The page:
Motivation

I was sick in early February – just a cold. I was calling it the cabin fever cold. Most likely from breathing stale, dry air. It started with a sore throat and persisted with congestion that just lingered for a week and a half. There was a period of 2 or 3 days where I was up every few hours with Wonka so I didn’t get a good nights sleep. He’s 16 and in low power consumption right now. When he goes outside he needs an assist down the stairs and a boost coming back up. The only way I get sick is from lack of sleep – my immune system is weakened and I catch a cold. I ran very little during that time and gave myself a pass at not being motivated.

Looking back at past years, I don’t drive myself too hard in January and February. In the context of annual training periodization – I tend to lay low, mentally and physically let myself take a break and begin to make plans about the upcoming spring and summer.

In 2018 I ran 20+ miles consistently for 52 weeks and always tried to hit that mileage. For me it was a mix of a few lunch runs and longer run on the weekend. I made a big effort to just be consistent and it felt like a good balance overall.

The only race I have planned right now is in July – a marathon, but I’m feeling the itch to go longer. I haven’t decided yet, but with many things, past experience builds year over year. Nothing seems very exceptional to me right now. I need to think about where I should point my effort and motivation. I was reading something recently where the questions was asked, “what’s your 10 year plan? well why not just do that in 6 months?”.

I’m less “stoked for whatever” or “down for whatever”. A few years ago I started thinking about the concept of “no epics”. I’ve had many in the past – days where it was unclear if you were going to make it home or things were going to go pear shaped and get desperate. Overall, it’s just experience and maturity. Stack the odds completely in your favor, mitigate risk and go recreate. I’ve found that when people are “stoked” to go anytime, it’s because they don’t have much experience, thus they just want to log hours. That tends to get old quickly. Skiing in whiteouts, climbing when avy danger or conditions are marginal. Maybe it’s just me being older and more risk averse, but it also detracts from the fun.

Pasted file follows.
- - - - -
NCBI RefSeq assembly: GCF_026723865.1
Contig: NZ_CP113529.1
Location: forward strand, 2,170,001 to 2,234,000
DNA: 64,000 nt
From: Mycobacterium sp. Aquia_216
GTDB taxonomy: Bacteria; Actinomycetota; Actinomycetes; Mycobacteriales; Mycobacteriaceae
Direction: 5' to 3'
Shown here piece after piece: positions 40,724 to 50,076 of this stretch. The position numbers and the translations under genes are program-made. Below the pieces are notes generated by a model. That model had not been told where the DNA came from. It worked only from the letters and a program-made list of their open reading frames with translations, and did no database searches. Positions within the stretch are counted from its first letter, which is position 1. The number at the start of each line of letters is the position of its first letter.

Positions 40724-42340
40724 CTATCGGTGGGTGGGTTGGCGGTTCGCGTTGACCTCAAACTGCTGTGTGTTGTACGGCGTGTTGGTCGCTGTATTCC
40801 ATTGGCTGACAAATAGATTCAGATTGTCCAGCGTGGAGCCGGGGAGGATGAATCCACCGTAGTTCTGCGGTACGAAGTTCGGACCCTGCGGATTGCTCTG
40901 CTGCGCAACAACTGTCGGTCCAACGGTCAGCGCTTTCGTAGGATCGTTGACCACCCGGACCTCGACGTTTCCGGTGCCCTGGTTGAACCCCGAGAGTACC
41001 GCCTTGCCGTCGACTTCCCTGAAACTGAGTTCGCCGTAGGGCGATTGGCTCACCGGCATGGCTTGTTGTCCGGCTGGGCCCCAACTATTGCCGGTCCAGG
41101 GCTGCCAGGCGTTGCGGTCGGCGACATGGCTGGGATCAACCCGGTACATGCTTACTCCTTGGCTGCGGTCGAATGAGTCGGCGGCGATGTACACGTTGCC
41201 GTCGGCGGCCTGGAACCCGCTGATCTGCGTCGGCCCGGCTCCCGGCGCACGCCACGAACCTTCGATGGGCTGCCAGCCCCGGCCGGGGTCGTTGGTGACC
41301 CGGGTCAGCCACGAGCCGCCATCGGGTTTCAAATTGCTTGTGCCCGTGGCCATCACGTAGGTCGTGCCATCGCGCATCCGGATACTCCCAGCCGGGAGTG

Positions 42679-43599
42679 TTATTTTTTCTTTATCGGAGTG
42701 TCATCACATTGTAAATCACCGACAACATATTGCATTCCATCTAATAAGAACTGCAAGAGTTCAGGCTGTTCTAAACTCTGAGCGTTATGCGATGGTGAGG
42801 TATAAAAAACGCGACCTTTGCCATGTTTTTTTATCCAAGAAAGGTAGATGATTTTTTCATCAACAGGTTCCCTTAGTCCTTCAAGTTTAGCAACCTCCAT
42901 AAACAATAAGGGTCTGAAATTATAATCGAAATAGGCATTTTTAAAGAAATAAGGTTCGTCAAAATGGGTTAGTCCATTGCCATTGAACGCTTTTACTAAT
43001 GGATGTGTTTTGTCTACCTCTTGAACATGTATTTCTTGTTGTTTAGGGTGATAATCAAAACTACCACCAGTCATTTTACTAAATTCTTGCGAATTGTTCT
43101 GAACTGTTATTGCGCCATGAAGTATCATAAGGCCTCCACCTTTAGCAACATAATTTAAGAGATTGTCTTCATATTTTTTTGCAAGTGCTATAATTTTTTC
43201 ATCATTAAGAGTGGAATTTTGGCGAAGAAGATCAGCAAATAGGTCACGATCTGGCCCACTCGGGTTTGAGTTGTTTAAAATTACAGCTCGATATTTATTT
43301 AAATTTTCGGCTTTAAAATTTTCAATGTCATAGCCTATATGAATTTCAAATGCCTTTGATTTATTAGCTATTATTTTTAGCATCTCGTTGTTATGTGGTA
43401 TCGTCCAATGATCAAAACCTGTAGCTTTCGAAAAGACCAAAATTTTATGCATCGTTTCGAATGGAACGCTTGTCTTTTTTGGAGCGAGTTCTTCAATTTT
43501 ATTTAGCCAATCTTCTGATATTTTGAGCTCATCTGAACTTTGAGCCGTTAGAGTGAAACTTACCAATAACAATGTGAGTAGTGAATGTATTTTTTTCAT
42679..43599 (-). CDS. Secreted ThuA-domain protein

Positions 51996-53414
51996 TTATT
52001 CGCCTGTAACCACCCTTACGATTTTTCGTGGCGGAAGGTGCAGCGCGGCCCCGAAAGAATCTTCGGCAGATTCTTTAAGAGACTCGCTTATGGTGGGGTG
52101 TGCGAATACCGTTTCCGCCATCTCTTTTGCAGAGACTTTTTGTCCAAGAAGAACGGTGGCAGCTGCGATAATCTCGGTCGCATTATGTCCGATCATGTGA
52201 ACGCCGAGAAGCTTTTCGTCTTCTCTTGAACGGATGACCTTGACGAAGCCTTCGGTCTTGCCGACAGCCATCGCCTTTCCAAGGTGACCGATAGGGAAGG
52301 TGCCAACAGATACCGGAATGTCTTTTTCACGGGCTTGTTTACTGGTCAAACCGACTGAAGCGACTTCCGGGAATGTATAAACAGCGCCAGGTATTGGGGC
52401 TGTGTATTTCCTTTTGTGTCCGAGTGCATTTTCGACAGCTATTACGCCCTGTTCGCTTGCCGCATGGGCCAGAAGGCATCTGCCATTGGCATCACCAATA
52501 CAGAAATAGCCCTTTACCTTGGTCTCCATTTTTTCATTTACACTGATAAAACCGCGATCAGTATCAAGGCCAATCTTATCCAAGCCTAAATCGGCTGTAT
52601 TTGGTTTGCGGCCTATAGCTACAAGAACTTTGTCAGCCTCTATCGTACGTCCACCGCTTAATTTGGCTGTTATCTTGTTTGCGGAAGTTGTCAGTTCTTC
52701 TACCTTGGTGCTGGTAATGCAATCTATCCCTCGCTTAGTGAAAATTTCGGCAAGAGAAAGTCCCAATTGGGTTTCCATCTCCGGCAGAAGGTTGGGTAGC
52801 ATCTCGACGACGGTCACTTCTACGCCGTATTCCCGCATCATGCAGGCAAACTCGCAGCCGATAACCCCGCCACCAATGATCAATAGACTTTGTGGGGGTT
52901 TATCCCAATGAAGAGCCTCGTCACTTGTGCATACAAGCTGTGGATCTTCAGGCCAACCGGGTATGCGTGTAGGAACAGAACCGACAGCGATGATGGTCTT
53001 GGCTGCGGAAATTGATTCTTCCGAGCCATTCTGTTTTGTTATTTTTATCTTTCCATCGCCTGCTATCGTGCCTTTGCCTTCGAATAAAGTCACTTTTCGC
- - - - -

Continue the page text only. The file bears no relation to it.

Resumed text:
There was a time in the recent past where I tied much of my identity to my outdoor pursuits — but there’s a risk there, of being one dimensional, of being … less interesting.

It reminds of Walt Whitman’s famous saying, “Do I contradict myself? Very well then, I contradict myself, I am large, I contain multitudes.”

My motivation is coming back like a spark growing into a fire. I’m making lists of objectives. I’m looking forward to the mountains this spring and summer. Time to start getting after it.

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